At XL Catlin, our Property Risk Engineering/GAPS team focuses on loss prevention every day. From our experience, there are a number of property loss prevention measures that commercial property owners can take to reduce the likelihood or severity of a deliberately-set fire occurring. These measures can be broadly spilt into the categories of designing against arson and reducing the risks once a fire has started.
To design against arson, from a property loss prevention point of view, the key item is security, encompassing both physical and electronic security measures. The first thing is to control entry to the location and thus reduce the opportunity for a fire to be started. Enforcement of adequate premises security measures should also include strong doors and windows, fencing and lighting, intrusion and fire detection alarms. Rubbish, trash or waste is the item that first ignited in 12% of warehouse fires in the US. Reasonable housekeeping standards plus monitoring of fire and security systems and managing employee access could stop many, if not most, juvenile and adult arsonists.
Tip#2: Sprinkler/Fire Detection Systems
The installation of adequate and reliable suppression systems such as sprinklers and fire detection and alarms systems is highly recommended for property loss control purposes. Sprinkler design should match the fire hazard. It was discovered that factories storing aerosols had to modify sprinkler designs because of combustible contents made the fires worse. Management of the suppression systems is extremely important to make sure the systems work effectively when needed. It is vital to keep the systems adequately maintained, in service and not impaired.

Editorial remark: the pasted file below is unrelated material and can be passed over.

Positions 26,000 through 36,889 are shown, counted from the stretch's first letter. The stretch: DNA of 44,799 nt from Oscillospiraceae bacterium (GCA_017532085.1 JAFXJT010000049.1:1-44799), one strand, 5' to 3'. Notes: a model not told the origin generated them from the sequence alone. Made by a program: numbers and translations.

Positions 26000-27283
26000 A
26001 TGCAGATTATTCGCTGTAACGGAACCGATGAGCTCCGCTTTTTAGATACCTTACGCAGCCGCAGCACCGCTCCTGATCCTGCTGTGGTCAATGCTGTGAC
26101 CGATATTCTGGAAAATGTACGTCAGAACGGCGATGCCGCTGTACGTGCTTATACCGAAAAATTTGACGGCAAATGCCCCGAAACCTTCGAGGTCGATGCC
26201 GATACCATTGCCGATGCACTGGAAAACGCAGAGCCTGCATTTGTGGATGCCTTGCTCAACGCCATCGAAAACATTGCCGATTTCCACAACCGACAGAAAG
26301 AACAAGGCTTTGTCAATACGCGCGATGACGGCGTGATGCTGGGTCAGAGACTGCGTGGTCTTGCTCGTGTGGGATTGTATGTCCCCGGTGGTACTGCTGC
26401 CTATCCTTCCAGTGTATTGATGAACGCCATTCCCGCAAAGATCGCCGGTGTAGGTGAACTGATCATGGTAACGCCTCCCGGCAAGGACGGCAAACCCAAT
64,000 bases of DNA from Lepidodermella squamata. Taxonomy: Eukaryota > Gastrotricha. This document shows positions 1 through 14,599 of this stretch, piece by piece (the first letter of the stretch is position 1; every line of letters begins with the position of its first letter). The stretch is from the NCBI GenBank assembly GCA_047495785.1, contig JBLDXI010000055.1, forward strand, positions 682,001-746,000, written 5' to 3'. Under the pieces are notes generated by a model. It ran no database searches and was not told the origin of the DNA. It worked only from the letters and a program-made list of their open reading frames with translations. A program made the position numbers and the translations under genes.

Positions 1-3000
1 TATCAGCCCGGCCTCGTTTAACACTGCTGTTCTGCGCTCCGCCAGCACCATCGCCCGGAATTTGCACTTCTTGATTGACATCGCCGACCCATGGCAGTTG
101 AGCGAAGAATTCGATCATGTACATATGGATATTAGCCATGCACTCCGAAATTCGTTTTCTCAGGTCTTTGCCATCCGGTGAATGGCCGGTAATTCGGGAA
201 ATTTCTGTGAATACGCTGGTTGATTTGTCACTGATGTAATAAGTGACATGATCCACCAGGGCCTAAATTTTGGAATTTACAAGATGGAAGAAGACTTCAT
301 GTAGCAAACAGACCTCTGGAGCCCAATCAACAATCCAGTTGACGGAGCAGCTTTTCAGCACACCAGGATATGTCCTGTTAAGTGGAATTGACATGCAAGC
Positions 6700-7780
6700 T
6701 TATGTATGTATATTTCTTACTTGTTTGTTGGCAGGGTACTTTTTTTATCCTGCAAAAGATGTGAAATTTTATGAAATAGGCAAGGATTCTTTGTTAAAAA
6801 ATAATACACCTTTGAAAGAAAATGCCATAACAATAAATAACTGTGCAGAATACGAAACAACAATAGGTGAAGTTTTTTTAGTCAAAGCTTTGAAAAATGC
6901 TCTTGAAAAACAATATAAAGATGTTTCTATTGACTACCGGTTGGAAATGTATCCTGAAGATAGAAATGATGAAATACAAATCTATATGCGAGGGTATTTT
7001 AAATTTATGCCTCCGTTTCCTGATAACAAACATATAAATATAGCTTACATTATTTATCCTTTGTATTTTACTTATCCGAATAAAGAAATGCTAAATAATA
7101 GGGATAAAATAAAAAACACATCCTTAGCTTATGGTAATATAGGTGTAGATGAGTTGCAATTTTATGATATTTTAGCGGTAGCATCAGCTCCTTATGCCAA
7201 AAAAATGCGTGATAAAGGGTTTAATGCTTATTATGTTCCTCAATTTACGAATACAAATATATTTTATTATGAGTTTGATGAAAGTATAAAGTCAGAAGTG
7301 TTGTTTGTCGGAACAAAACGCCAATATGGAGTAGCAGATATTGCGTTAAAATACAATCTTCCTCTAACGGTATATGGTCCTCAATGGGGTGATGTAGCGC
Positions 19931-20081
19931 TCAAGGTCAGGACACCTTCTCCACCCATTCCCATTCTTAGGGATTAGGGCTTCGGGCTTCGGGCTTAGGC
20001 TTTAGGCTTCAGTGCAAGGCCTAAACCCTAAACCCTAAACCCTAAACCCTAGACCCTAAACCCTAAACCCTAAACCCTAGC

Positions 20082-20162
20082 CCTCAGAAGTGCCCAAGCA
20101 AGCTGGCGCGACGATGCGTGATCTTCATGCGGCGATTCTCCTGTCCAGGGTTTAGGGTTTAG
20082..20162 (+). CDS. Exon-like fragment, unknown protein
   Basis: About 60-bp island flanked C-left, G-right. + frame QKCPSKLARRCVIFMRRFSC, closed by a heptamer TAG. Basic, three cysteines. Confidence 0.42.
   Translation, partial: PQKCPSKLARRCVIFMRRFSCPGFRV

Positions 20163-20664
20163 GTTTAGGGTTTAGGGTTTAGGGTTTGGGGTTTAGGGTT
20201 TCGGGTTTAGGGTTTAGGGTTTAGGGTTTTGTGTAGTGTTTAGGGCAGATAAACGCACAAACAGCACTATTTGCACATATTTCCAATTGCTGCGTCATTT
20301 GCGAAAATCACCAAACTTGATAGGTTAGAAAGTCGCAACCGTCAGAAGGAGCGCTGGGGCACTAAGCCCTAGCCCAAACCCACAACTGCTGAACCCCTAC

Tip#3: Background Checks
As seasonal workers are hired for the holiday period, criminal background checks become even more important. Long-term loss history shows that some employee-arsonists had previous criminal records for arson. Employee threats should also be taken seriously. Minor grievances can escalate into arson revenge attacks if the employee feels that they are not being treated fairly. In one case, an employee called the warehouse manager and threatened to burn down the facility. The threat was ignored and the employee proceeded to do exactly that. Burn down the warehouse.
Prevention is the key
Including these property loss control items may not prevent a determined arsonist from setting a fire, but these measures should minimize the opportunity and may reduce the damage and disruption after the event.
Additionally, having a pre-emergency plan that involves calling the fire service promptly and checking that the installed sprinkler protection is working effectively are critical. The plan should also include checking that sprinkler valves are open, pumps are working, fire doors are shut and that fire fighters can be directed to the area of the fire. In addition, it’s important that the local firefighters understand the facility and what is stored or manufactured at the facility. Finally, ensure that sprinklers are not switched off prematurely or that the use of high volume fans for venting purposes is managed carefully. (For more on venting, see To Vent or Not to Vent, an article by XL Catlin’s John Frank) The plan should also include ensuring your Business Continuity Management system has been tested and is up to date. The more planning completed before an event, the greater the likelihood of minimizing property loss during the event.
For further details on how to prevent arson, please contact Jonathan Salter, +44 20 7458 5847, firstname.lastname@example.org